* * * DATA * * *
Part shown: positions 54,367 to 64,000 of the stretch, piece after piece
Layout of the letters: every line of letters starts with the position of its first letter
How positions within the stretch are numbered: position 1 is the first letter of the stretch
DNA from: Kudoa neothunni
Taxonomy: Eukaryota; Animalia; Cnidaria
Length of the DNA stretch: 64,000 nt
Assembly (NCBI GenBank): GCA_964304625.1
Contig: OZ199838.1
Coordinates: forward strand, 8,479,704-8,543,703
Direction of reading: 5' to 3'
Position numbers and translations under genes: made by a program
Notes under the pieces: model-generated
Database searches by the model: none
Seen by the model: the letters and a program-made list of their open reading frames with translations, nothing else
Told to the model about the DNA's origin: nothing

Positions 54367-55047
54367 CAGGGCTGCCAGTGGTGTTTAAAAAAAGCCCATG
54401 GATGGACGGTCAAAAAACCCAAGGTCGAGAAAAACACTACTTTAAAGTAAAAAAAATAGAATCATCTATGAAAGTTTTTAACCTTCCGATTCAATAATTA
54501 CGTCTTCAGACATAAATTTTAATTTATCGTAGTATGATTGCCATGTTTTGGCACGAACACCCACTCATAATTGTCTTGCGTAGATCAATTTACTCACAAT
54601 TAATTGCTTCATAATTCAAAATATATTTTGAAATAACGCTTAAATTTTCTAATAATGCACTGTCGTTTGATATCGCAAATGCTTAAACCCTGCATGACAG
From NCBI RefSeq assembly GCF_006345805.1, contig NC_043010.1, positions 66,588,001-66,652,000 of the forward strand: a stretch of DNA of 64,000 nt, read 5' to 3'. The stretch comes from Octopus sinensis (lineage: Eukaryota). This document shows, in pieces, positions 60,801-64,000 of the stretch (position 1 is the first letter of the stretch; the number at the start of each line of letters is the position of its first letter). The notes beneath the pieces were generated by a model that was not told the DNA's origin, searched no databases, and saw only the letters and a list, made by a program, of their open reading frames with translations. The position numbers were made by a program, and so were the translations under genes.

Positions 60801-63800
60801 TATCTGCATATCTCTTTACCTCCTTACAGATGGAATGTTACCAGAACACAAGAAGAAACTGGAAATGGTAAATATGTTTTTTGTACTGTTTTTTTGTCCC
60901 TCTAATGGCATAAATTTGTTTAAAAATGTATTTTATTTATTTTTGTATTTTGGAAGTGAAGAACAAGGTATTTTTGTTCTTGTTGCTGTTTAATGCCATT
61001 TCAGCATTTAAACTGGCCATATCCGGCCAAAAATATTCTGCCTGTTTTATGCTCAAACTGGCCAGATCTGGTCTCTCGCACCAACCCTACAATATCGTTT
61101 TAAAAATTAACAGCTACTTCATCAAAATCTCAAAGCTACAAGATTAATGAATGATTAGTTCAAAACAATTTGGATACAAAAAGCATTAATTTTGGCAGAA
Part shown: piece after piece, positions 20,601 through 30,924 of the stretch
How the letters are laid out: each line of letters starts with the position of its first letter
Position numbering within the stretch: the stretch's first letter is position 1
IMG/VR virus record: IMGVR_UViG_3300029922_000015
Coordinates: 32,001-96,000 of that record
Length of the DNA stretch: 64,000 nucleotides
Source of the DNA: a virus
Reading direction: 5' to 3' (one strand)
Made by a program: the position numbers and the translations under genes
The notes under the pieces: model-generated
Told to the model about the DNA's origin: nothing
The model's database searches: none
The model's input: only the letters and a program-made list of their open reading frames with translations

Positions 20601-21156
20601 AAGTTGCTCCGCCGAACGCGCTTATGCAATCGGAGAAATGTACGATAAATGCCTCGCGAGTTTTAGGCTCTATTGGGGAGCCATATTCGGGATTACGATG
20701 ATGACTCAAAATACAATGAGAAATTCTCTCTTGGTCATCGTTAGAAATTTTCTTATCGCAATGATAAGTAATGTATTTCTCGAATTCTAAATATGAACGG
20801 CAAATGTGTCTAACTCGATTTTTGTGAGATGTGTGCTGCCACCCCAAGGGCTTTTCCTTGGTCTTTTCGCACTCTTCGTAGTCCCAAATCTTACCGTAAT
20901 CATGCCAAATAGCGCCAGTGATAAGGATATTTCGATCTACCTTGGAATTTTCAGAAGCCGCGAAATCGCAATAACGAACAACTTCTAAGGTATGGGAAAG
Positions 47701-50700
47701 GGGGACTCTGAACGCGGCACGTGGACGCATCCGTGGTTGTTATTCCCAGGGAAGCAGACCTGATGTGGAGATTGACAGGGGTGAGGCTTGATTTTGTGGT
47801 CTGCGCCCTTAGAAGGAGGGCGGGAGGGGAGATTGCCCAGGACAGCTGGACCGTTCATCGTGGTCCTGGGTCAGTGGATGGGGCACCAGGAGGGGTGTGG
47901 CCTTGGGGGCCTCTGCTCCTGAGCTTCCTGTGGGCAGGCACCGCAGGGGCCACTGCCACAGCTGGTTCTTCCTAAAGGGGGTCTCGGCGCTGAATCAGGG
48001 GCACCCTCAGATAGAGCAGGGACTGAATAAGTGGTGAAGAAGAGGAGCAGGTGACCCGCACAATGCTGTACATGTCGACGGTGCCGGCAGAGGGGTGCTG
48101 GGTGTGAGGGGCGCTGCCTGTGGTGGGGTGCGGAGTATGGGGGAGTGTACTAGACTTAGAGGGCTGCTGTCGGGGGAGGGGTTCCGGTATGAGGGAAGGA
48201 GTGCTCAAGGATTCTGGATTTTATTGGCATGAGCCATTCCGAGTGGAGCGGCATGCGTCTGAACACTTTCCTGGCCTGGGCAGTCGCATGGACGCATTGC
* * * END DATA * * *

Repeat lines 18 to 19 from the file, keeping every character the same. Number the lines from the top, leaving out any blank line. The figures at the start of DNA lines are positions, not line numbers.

54401 GATGGACGGTCAAAAAACCCAAGGTCGAGAAAAACACTACTTTAAAGTAAAAAAAATAGAATCATCTATGAAAGTTTTTAACCTTCCGATTCAATAATTA
54501 CGTCTTCAGACATAAATTTTAATTTATCGTAGTATGATTGCCATGTTTTGGCACGAACACCCACTCATAATTGTCTTGCGTAGATCAATTTACTCACAAT